As COVID-19 pandemic continues to spread, many in our industry are feeling the impact. It’s understandable that some feel like they’re in a state of limbo, wondering what they can do, what to avoid, and how to address certain needs. Gov. Gavin Newsom’s March 19 announcement ordering non-essential businesses close and for residents to stay home except for a handful of reasons (grocery shopping, healthcare, etc) added to that uncertainty.
A few recent announcements detailed below hope to put some of that anxiety at ease. In the mean time, our laboratories in California and Oregon are still open as we take proactive measures to ensure the safety of our employees, valued clients, and those in the industry.
The California Department of Public Health (CDPH):
Mar 20, 2020 | Essential Critical Infrastructure Workers (pdf)
Cannabis industry workers are deemed essential “to maintain continuity of operations of essential critical infrastructure sectors and additional sectors as the State Public Health Officer may designate as critical to protect health and well-being of all Californians.”
CDPH Manufactured Cannabis Safety Branch:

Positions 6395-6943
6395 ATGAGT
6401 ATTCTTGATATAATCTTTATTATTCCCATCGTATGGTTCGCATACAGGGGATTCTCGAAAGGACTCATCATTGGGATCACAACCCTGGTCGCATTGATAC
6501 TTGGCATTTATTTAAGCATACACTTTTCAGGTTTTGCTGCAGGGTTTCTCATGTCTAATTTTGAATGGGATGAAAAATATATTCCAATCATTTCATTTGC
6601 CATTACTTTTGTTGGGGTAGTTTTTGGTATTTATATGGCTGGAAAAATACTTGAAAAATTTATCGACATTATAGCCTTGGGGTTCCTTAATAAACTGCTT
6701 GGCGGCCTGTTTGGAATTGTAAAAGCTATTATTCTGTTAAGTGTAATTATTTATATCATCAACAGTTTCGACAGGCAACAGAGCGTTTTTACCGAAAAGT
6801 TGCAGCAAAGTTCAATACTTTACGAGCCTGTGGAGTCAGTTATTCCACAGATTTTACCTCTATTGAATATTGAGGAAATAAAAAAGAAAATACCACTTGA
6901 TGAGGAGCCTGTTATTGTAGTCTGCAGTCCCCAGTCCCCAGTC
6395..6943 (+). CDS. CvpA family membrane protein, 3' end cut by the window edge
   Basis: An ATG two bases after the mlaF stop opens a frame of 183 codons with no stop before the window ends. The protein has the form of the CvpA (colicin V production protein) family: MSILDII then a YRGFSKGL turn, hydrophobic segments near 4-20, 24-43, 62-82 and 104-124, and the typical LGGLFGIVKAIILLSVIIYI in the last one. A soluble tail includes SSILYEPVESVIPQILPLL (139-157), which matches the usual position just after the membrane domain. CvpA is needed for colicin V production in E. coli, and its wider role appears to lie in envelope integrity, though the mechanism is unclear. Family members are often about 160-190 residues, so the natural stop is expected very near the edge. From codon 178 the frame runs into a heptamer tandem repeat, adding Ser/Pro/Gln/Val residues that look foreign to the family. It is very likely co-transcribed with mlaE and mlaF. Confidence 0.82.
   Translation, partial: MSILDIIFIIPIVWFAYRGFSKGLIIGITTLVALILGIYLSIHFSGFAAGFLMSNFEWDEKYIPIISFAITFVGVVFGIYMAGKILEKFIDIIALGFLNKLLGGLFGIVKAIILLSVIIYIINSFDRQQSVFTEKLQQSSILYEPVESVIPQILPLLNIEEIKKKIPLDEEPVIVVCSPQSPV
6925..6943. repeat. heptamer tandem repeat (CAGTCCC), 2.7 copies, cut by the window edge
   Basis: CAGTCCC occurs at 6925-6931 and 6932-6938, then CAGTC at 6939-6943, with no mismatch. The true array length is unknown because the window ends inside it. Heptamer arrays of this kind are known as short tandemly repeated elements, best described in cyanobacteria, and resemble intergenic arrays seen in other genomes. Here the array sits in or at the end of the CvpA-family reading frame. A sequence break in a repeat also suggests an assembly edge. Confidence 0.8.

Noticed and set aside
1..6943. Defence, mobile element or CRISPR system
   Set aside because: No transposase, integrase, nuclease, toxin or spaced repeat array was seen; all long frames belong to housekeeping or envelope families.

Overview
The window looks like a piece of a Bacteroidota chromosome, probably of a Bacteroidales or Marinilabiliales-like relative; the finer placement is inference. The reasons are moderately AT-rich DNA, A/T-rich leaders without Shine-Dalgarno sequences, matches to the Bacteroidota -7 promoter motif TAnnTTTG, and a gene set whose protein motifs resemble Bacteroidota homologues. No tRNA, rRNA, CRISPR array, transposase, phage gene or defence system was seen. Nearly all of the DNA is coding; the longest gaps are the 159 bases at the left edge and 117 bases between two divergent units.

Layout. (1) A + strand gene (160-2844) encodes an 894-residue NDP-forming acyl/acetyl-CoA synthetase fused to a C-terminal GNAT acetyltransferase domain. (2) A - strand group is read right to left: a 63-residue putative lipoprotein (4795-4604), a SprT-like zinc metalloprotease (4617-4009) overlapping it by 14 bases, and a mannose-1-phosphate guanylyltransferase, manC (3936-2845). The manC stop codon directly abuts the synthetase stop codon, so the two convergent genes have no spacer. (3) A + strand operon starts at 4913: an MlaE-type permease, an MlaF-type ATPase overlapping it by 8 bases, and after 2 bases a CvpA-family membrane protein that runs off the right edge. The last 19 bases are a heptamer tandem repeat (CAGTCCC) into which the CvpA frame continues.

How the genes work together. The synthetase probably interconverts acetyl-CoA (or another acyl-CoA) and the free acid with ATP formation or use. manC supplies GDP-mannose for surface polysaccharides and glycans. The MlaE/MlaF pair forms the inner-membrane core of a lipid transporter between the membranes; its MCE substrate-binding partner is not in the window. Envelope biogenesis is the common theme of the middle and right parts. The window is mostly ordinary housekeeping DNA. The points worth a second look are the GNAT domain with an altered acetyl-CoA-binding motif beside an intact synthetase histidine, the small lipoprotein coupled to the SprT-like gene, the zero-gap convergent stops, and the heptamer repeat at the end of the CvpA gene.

Mar 20, 2020 | COVID-19 Updates for Cannabis Manufacturers
“To continue to ensure the integrity of products, it is important that employees handling cannabis or cannabis products continue to follow good manufacturing practices (GMPs), as required by regulation. GMPs include safe handling practices to prevent contamination, such as washing hands and work surfaces, wearing clean outer clothing, and any precautions necessary to prevent allergen cross-contact or other contamination…. please do what you can to limit exposure to other employees, and follow all social distancing and safety instructions provided by your local and state public health departments.”
The Bureau of Cannabis Control:
Mar 21, 2020 | Notice Regarding COVID-19 And Commercial Cannabis Businesses
“Because cannabis is an essential medicine for many residents, licensees may continue to operate at this time so long as their operations comply with local rules and regulations. Any licensee that continues to operate must adopt social distancing and anti-congregating measures and must follow the CDC’s Interim Guidance for Businesses and Employers to Plan and Respond to Coronavirus Disease at all times.”